Vietnam’s phasing out of the A330 runs in tandem with the carrier’s overwhelming desire for, and pucrahse of, new-generation narrowbody jets. Despite a slow-down in its rate of growth in the latter part of last year, the carrier now appears to be back on course and likely to invest in 50 narrowbody jets by 2025.

Over half of the carrier’s recent narrowbody purchases have supplanted its B777-200ERs and A330-200s. The 777s – of which there were originally eight – was finally retired from service in 2017

On the question of which company will receive the order for the glut of Vietnamese narrowbodies the jury is out. In an interview with FlightGlobal the airline’s boss Duong Tri Thanh said, “By definition it’s a narrowbody and whether it’s a Boeing or an Airbus, it is open for consideration. When the fleet is below 50-70 there is a need to have a common type.”

Fleet replacement

According to CAPA Vietnam’s 63-year-old carrier currently operates 3 A330-200s, 12 A350-900s, 3 ATR 72-500s and 11 787-9s. Specifically, the company’s narrowbody fleet comprises 54 A321-200s and 11 A321neos. The A321- 200s are on average 8.3 years old.

Industry insiders suggest the government-owned airline will choose either the A320neo or the 737 MAX (if/when it is re-certified). The carrier already has three Airbus A320neos on order from Chinese lessor ICBC. These are expected to be delivered in the early part of 2020. For CEO Tranh, leasing remains on the table due to a backlog of orders from both manufacturers.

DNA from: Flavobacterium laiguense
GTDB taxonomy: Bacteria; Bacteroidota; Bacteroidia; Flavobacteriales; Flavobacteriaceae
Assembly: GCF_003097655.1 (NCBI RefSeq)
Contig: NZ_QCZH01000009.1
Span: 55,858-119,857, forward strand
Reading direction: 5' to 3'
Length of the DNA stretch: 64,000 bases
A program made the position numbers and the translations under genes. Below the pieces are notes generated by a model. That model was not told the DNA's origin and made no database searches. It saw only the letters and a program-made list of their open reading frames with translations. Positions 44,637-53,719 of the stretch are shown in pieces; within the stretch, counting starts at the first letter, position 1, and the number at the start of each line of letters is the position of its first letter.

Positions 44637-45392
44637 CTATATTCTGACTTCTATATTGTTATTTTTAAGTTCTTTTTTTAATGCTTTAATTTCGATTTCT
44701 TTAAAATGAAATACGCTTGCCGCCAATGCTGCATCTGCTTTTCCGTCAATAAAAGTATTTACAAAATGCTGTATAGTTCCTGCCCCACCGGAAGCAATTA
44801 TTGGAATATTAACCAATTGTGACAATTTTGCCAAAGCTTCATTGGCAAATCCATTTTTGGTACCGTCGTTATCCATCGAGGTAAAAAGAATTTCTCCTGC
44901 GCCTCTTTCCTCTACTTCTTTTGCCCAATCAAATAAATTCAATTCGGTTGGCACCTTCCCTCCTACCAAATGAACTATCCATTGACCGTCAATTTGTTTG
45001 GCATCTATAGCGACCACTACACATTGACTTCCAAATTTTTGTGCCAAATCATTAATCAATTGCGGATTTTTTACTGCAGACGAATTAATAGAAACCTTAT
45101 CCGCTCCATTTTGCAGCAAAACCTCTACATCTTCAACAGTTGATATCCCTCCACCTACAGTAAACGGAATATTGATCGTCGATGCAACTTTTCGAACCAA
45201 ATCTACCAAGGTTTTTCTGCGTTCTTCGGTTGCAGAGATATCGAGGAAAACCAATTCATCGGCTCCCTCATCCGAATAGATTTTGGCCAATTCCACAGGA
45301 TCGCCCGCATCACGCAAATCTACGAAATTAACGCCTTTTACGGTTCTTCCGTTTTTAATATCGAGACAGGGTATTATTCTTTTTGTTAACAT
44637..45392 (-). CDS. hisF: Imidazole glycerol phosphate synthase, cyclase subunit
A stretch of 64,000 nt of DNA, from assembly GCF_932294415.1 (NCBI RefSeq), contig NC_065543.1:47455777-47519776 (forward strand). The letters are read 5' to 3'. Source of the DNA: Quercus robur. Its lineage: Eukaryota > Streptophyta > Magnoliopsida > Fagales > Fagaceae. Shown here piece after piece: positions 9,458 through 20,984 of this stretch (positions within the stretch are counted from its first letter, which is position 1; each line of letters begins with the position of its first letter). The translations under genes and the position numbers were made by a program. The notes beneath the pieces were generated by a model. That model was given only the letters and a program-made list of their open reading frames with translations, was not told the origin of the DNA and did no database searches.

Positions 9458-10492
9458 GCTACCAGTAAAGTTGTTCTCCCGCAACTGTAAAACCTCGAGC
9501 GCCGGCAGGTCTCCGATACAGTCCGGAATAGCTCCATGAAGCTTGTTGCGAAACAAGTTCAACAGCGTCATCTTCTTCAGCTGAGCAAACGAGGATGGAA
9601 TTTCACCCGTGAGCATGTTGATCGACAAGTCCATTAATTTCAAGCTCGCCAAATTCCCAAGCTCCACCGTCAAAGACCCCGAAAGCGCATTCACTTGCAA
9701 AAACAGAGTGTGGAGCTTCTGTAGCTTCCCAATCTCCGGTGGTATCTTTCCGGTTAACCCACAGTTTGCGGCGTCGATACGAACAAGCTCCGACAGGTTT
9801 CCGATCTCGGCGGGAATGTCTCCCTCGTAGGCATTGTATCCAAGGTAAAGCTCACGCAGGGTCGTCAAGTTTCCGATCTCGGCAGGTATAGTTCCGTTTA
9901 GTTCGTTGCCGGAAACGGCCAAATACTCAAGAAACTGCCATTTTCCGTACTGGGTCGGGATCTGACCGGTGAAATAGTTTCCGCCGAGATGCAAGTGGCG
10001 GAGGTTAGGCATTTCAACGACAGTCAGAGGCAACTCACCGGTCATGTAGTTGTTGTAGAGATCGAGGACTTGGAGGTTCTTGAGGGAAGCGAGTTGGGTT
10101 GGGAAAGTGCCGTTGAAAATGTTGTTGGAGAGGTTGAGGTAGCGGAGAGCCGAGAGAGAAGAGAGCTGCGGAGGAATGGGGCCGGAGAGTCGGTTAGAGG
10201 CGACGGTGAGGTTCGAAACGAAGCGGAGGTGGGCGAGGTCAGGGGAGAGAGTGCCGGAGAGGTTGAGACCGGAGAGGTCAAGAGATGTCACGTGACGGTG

The new narrowbodies will allow the airline to concentrate its efforts on the lucrative Northeast Asian markets of South Korea and Japan. Regardless of the problems with the MAX and the pitch instability of the A321neo, the carrier hopes to accelerate its expansion into North Asia by the end of this year.

Writes CAPA, CEO Thanh still expects to receive his entire order of 20 A321neos by the end of 2019. This will run in tandem with the phasing out of the current engine option version of the type.

Meanwhile, the advent of Boeing’s mid-size 787-10 and its use on long-haul routes will allow the carrier to open new secondary routes using its narrowbody manifest. By doing it can maximize its short- and long-haul activities in a blossoming Vietnam aviation industry.

Commitments met

The Vietnam fleet is forecast to total 33 by the end of 2022, including orders already expected. Once it receives the last of its 787-10s the company will consider its widebody commitments to have been met. As a consequence, it will not place any more orders of the type, according to CAPA.

Vietnam Airlines continues to reduce the average age of its flotilla. Since 2016, the arrival of new generation wide and narrow-body types has seen a notable rejuvenation of the jet fleet. Furthermore, the carrier looks likely to replace its fleet of nine-year-old ATRs with a younger regional type in due course.

By Nick John Whittle - Simple Flying - August 6, 2019